2 the state of being joined or united or linked; "there is strength in union" [syn: union] [ant: separation]
3 the act of making or becoming a single unit; "the union of opposing factions"; "he looked forward to the unification of his family for the holidays" [syn: union, uniting, conjugation, jointure] [ant: disunion]
In mathematical logic, in particular as applied to computer science, a unification of two terms is a join (in the lattice sense) with respect to a specialisation order. That is, we suppose a preorder on a set of terms, for which t* ≤ t means that t* is obtained from t by substituting some term(s) for one or more free variables in t. The unification u of s and t, if it exists, is a term that is a substitution instance of both s and t. If any common substitution instance of s and t is also an instance of u, u is called minimal unification.
For example, with polynomials, X 2 and Y 3 can be unified to Z6 by taking X = Z3 and Y = Z2.
Unification in logic programming
The concept of unification is one of the main ideas behind logic programming, best known through the language Prolog. It represents the mechanism of binding the contents of variables and can be viewed as a kind of one-time assignment. In Prolog, this operation is denoted by symbol "=". It is also used in other languages by the use of the symbol "=", but also in conjunction with many operations including "+", "-", "*", "/".
- In traditional Prolog, a variable X which is uninstantiated—i.e. no previous unifications were performed on it—can be unified with an atom, a term, or another uninstantiated variable, thus effectively becoming its alias. In many modern Prolog dialects and in first-order logic, a variable cannot be unified with a term that contains it; this is the so called occurs check. (More generally, any type variable unifies with any type expression and is instantiated to that expression.)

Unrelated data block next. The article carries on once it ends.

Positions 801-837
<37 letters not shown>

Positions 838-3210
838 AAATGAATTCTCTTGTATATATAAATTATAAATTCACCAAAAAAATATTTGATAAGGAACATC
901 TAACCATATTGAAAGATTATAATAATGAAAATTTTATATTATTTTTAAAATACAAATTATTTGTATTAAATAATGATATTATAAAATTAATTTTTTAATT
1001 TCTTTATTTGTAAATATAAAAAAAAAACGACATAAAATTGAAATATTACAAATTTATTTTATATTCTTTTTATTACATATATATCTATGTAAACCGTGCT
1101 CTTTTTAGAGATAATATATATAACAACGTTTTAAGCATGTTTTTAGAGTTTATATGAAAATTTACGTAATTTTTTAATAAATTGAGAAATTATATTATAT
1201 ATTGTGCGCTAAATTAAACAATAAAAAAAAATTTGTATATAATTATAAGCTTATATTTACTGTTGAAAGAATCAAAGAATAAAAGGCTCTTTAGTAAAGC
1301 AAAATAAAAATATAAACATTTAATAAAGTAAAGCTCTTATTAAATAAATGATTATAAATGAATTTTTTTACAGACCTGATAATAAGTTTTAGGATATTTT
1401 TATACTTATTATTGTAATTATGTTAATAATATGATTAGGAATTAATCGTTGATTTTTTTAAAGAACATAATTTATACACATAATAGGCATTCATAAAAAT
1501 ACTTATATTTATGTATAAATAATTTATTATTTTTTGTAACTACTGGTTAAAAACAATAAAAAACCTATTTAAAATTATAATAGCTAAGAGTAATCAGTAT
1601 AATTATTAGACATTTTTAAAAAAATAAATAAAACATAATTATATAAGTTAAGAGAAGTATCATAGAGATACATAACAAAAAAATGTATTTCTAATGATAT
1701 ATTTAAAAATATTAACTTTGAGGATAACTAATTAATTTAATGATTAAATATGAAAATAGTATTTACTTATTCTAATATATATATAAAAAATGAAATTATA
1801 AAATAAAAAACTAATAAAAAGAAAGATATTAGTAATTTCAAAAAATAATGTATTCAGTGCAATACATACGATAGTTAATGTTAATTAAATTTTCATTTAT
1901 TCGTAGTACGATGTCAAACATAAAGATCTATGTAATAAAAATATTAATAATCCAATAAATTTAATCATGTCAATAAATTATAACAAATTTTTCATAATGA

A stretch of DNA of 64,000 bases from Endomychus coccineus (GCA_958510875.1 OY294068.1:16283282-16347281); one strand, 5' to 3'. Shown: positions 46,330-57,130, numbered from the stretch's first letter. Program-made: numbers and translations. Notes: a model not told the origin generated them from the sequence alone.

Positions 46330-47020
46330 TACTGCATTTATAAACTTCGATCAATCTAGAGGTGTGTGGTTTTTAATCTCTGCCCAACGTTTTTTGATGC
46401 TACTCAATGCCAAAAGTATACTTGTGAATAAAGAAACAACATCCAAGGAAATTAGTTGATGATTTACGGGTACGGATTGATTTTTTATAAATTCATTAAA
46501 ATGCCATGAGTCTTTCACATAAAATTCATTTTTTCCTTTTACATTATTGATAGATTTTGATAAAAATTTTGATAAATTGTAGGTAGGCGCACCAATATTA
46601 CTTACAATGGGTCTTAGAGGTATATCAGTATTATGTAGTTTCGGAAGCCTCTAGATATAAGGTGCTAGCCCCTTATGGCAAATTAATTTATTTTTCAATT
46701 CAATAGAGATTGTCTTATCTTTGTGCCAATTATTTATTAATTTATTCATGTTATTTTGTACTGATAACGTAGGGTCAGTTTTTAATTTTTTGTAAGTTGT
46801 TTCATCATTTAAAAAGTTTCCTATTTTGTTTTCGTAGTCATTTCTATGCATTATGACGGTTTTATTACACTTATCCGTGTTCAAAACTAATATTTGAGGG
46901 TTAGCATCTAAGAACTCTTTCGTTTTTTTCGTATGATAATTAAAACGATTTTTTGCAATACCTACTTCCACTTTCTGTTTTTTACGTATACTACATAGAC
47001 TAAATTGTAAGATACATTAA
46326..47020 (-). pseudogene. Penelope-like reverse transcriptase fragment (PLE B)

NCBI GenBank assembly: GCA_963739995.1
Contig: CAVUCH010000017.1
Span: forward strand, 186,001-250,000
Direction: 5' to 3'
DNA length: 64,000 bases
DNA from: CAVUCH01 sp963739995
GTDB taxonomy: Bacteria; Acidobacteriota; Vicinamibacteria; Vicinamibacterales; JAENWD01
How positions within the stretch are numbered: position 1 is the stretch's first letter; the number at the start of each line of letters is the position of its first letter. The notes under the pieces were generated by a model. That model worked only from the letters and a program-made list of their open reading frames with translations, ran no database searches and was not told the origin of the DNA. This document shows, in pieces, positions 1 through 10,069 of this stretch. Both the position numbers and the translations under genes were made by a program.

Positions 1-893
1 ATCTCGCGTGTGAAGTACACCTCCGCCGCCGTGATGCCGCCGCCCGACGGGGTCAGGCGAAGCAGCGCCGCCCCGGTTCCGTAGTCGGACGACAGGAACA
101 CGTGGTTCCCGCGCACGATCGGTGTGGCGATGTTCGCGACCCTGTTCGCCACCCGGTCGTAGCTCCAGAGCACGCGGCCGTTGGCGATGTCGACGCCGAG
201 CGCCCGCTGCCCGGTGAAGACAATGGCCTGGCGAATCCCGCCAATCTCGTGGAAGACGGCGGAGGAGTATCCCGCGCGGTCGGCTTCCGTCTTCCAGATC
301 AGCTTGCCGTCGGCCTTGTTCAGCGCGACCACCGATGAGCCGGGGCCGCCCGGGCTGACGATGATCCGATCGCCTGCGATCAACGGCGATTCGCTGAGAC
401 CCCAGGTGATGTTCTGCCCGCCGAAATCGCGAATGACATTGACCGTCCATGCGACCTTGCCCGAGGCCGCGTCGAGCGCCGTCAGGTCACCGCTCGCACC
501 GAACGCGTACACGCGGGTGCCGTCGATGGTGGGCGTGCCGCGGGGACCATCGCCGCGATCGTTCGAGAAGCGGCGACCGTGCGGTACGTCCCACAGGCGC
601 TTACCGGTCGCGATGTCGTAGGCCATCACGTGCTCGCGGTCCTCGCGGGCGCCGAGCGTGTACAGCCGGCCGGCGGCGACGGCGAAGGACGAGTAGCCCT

- Two Prolog atoms can only be unified if they are identical. (More generally, Any two type constants unify only if they are the same type.)
- Similarly, a term can be unified with another term if the top function symbols and arities of the terms are identical and if the parameters can be unified simultaneously. Note that this is a recursive behavior. (More generally, any two type constructions unify only if they are applications of the same type constructor and all of their component types also recursively unify.)
Due to its declarative nature, the order in a sequence of unifications is (usually) unimportant.
Note that in the terminology of first-order logic, an atom is a basic proposition and is unified similarly to a Prolog term.
Examples of unification
In the convention of Prolog, atoms begin with lowercase letters.
- A = A : Succeeds (tautology)
- A = B, B = abc : Both A and B are unified with the atom abc
- xyz = C, C = D : Unification is symmetric
- abc = abc : Unification succeeds
- abc = xyz : Fails to unify because the atoms are different
- f(A) = f(B) : A is unified with B
- f(A) = g(B) : Fails because the heads of the terms are different
- f(A) = f(B, C) : Fails to unify because the terms have different arity
- f(g(A)) = f(B) : Unifies B with the term g(A)
- f(g(A), A) = f(B, xyz) : Unifies A with the atom xyz and B with the term g(xyz)
- A = f(A) : Infinite unification, A is unified with f(f(f(f(...)))). In proper first-order logic and many modern Prolog dialects this is forbidden (and enforced by the occurs check)
- A = abc, xyz = X, A = X : Fails to unify; effectively abc = xyz
- F. Baader and T. Nipkow, Term Rewriting and All That. Cambridge University Press, 1998.
- F. Baader and W. Snyder, Unification Theory. In J.A. Robinson and A. Voronkov, editors, Handbook of Automated Reasoning, volume I, pages 447–533. Elsevier Science Publishers, 2001.
- Joseph Goguen, What is Unification?.
unification in Bulgarian: Унификация
unification in German: Unifikation (Logik)
unification in French: Unification
unification in Japanese: ユニフィケーション
unification in Polish: Unifikacja
unification in Portuguese: Unificação
unification in Vietnamese: Hợp nhất (lô gích)
unification in Chinese: 合一
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